A new level of kawaii with a Japanese pop group, a triple-threat art option at Bard College and a Riley Stearns movie that takes on karate and fear.
Music inspired by — and made by — birds was the focus of a mini-festival that included an epic piano piece by Messiaen.
Teatro Nuovo, a fledgling company, comes to New York with Bellini, Rossini and an unusual arrangement of its players.
Science fiction illuminates reality by imagining the unreal in a mind-bending show at the Queens Museum.
Pete Buttigieg’s life in the closet. Jeffrey Epstein’s powerful friends. Finding bliss in a blackout. And more.
Three artists and a pair of curators came together at The New York Times to attempt to make a list of the era’s essential artworks. Here’s their conversation.
“Kinky Boots” hits BroadwayHD. And the most recent James Bond film airs on FXM.
Celeste goes through the wringer in court, as expected. But she’s got one final trick up her sleeve.
Every day an entertainment’s who’s who passes through the 4,780-square-foot “creative gateway” — complete with 80-foot video screen — hoping for a piece of the billions Netflix is spending on content.
“Sun & Sea (Marina),” which won the top prize at this year’s Venice Biennale, portrays a deceptively relaxing day at the beach.
What’s a viable theatrical release in the Netflix age? Comedies are struggling, but horror is holding its own.
Michael Gordon and Deborah Artman’s unsettling chamber opera, directed by Daniel Fish, unfolds with the scraping sounds of a horror film.
The young, gay, black creator of the musical “A Strange Loop” talks about his process, Liz Phair, soap operas and just about everything else.
The reform school at the center of Whitehead’s new novel (his first since “The Underground Railroad”) is more like a prison where the inmates are brutalized and even killed.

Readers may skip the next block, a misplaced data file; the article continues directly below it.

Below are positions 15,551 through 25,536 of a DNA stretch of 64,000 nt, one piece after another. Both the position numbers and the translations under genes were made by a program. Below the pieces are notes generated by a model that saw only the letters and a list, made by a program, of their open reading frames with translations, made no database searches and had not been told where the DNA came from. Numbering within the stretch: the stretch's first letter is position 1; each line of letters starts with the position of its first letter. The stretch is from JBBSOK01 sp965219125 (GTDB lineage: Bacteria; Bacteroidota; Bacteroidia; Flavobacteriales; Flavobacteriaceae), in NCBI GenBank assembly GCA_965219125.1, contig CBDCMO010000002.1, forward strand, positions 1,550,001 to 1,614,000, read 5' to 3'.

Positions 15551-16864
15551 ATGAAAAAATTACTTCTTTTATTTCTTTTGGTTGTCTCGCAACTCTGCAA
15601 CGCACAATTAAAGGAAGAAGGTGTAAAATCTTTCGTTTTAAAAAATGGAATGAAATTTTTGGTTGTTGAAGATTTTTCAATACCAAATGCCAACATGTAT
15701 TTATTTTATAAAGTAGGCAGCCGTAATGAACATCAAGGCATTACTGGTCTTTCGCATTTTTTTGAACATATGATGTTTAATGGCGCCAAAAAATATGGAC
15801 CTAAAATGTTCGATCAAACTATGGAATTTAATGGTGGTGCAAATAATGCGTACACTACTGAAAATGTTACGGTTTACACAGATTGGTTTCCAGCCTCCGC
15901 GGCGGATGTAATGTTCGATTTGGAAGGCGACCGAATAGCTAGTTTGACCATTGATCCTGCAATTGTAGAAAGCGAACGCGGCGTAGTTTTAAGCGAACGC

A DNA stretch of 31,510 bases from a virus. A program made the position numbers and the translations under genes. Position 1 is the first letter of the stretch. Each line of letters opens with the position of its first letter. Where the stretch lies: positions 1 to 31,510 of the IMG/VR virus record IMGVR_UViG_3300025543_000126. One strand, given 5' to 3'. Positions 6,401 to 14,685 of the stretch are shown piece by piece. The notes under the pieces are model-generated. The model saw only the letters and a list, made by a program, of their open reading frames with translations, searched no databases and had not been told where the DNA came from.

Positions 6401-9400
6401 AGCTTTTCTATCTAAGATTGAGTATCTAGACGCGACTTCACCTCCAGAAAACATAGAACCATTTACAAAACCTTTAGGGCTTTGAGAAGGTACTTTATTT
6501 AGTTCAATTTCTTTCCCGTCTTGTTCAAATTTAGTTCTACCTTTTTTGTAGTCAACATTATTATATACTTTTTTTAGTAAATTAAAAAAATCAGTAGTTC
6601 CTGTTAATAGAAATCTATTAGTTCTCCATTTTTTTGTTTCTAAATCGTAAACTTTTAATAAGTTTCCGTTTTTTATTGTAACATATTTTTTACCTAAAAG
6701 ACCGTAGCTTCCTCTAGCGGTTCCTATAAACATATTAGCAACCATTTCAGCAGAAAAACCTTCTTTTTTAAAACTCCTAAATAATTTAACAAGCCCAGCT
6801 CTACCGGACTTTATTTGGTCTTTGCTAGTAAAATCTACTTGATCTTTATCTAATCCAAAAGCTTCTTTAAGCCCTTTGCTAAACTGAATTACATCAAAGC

Ben Lewis’s new book explores the purported 500-year history of “Salvator Mundi,” a painting of Christ that shattered auction records in 2017.
A young waitress finds her footing in the second season of “Sweetbitter.” And the British mystery series “Grantchester” is back for Season 4.
Most theaters closed down on their most lucrative night of the week, but some casts gave their fans a memorable moment.
A poem by Natasha Trethewey, reflecting on the Apollo 11 moon landing.
Svetlana Alexievich’s newly translated oral history, “Last Witnesses,” presents the recollections of Russians who experienced World War II as children.
The latest installment in the “Fantastic Beasts” series airs on HBO. And a British thriller’s second season arrives on Hulu.
This play, a response to the rise in the deaths of journalists, is a reminder that imprisonment can happen to anyone.
Mr. Lawson and his colleagues revived the lost art of a cappella singing and attracted a loyal following that included Joni Mitchell and Frank Zappa.
It was never about busing. Where are all the Bob Ross paintings? Aziz Ansari speaks. Farewell, Ross Perot. Visiting the Oracle of Delphi. And more.
The 2019-2020 slate includes performance pieces that deal with blackface, environmental destruction and colonialism.
This play by Zayd Dohrn, about a victim of a horrific crime who grows up to be a dollmaker, is a dark comedy — with a touch of horror.
William H. Gass’s “The Tunnel” explores eerily resonant themes of midcentury Western fascism.
Aside from a few standouts, performances at the annual tap dance showcase in New York were herd-like in sound and visually bland.
Hear tracks by Billie Eilish and Justin Bieber, Jenny Hval, Angelica Garcia and others.
The star soprano says social media was a “lifesaver” after her divorce, and it has redefined her relationship with music.
Alexandre Aja’s creature feature stars Kaya Scodelario, Barry Pepper, two toothy predators and one script filled with hokey dialogue.